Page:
Mark Zuckerberg has poured billions into his virtual reality dream, a new platform that Facebook owns.
Facebook bought oculus and has spent the last 5 years killing what it was and reinventing it as a Facebook-scale company. it has dumped most of the co-founders, brought in Zuck loyalists to take over the most important decisions and shifted towards accessibility over appeasing the company’s early supporters.
Facebook’s latest release is the realization of all that.
The company’s Quest product, which they released on Tuesday, offers a streamlined version of high-end virtual reality whereas leveraging time-honed software system to make the process of getting up-and-running immeasurably easier. It’s most likely the best VR product that’s been built yet, and one that has the mainstream firmly in view.
Facebook needs to lean in on the new device and move away from what got it there.
With past VR releases, there’s always been a key technology to blame or a key feature that was missing, however if the oculus Quest fails, Facebook may have to think about that the entire product category doesn’t hold the mass attractiveness it hoped for. Of more immediate concern should be why they’re maintaining such a differentiated product line in in pursuit of the mainstream when the quest is basically alone in appealing to the mainstream customer that they actually want.
As the closing of the oculus acquisition approaches its fifth birthday, one wonders where Facebook’s 10-year-plan for virtual reality begins to show some signs of critical success. even as the corporate has built up a niche group of VR gamers and shipped millions of headsets, the corporate remains grappling with coaxing a mass audience and recouping what it’s invested.
Whether or not the quest succeeds, you can only wonder how they’ll aim to streamline their current line of merchandise as the blank checks from Facebook begin running out.
The underpowered $199 Go proved to be a pleasant piece of hardware for the price, however the year-old system remains ultimately a very forgettable introduction to the medium for new users. How much does oculus gain from growing the user base of a product that’s best use case is watching Netflix in isolation? Samsung and oculus made such a concerted push with the Gear VR, throwing free headsets at users, however ultimately developers aren’t investing in these platforms and that’s only going to grow truer.
Meanwhile the company’s bread-and-butter PC-based headset line could have a murky future in addition. The most recent Rift S which also launched this week to lesser fanfare is basically a lateral move for oculus and suggests that the corporate likely isn’t willing to push boundaries on the high-end whereas it aims to gain its footing in the mainstream. Whether or not the quest succeeds or fails, I’d not be shocked to see the corporate fade the high-end into its standalone line over time. The pc will always drive the most high-end experiences; however it’s no place to stake a platform that still has to prove itself.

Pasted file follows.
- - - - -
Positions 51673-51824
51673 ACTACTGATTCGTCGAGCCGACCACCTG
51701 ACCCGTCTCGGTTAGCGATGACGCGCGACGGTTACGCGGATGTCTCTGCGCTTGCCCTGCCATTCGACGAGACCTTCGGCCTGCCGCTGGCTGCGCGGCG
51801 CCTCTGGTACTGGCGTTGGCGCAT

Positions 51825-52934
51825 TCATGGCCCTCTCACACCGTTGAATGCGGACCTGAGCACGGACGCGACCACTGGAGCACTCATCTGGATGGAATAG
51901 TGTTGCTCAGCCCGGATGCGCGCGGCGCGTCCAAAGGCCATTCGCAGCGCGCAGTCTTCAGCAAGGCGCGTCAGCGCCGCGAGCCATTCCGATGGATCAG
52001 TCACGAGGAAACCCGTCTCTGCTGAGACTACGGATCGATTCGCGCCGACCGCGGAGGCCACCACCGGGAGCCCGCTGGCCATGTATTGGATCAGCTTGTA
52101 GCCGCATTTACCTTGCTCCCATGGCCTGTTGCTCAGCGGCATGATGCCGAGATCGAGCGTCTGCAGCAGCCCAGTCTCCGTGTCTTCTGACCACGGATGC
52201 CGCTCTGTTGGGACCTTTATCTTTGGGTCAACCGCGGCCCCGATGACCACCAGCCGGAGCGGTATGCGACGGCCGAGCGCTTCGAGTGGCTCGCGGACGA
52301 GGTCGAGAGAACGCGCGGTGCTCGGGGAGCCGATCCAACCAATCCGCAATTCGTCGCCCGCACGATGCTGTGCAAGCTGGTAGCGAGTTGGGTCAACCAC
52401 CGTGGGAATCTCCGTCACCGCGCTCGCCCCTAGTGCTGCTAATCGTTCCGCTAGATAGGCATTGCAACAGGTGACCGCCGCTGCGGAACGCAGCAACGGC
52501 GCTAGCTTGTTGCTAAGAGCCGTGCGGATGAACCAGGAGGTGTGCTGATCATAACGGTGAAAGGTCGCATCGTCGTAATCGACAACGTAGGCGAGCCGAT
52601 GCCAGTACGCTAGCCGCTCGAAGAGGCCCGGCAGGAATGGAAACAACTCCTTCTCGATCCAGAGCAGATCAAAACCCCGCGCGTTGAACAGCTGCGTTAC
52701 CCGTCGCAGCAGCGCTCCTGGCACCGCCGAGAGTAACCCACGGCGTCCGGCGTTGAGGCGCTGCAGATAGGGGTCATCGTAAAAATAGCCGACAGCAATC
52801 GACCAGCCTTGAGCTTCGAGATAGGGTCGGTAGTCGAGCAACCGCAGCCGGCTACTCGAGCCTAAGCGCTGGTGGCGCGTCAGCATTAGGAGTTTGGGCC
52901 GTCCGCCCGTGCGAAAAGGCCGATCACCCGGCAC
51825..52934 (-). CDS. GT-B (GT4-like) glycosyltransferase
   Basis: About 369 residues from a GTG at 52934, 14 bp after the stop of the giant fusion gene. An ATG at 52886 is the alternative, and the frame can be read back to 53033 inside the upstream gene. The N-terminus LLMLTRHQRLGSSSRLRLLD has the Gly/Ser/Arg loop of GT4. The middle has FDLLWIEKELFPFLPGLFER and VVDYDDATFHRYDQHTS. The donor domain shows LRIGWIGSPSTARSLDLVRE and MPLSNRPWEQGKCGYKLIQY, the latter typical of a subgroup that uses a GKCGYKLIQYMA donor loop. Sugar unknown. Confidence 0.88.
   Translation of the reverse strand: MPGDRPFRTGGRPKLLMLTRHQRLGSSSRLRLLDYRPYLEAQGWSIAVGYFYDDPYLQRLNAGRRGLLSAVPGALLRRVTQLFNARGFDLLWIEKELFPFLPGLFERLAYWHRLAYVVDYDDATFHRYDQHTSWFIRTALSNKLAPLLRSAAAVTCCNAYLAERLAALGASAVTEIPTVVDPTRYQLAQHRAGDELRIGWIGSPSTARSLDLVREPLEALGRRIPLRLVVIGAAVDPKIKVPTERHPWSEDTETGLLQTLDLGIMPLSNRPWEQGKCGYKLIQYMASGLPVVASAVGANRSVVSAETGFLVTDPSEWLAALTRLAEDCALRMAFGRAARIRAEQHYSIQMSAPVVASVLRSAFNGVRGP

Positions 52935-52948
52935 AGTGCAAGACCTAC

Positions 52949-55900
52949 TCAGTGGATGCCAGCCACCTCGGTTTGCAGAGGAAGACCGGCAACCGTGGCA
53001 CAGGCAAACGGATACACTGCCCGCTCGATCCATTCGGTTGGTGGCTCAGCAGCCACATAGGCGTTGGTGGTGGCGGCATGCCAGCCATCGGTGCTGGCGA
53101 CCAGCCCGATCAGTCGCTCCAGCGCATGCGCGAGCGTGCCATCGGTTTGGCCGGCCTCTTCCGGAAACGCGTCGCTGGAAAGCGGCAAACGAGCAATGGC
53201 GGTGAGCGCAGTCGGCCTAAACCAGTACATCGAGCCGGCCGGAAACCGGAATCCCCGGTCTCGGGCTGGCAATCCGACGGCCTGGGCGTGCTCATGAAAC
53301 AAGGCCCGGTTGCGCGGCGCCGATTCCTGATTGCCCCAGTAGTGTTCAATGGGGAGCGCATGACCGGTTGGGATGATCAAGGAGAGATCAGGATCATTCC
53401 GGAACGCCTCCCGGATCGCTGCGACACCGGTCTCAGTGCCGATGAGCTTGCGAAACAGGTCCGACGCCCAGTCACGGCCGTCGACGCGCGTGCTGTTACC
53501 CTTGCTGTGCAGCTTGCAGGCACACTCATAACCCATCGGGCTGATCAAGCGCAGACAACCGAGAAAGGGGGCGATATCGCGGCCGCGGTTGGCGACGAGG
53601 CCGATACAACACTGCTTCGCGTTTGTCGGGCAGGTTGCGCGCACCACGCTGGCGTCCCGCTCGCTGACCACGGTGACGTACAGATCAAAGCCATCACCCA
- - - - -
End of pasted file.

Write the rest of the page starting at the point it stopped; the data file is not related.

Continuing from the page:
Maintaining 3 distinct product lines isn’t just expensive from a hardware R&D point-of-view, it immensely complicates the company’s relationship with the developers its backing to build stuff that’s worth playing. The economics for VR game developers is already dodgy at the best, if oculus has determined that pc isn’t somewhere it wants to innovate with hardware it should simply let the merchandise class run its course and prioritize using the latest mobile chipsets in future standalone releases.
Oculus is a large organization; however it’s more redundant than a corporation setting the stage for a new platform can afford to be. Facing its prolonged degradation, Nintendo reshaped its mobile and home consoles into a single product. Oculus has to do the same, and they already have.
In 2014, Facebook bought a company that was promising to shape the future of VR by kickstarting it. Appealing to the high-end earned it millions of loving early users on pc and millions of mobile users that gained an early taste of the platform. As Facebook has absorbed oculus deeper into its org structure and promoted its own vision for making a mass audience, the corporate has created something nice with the quest, perhaps something worth killing the merchandise lines that got it there.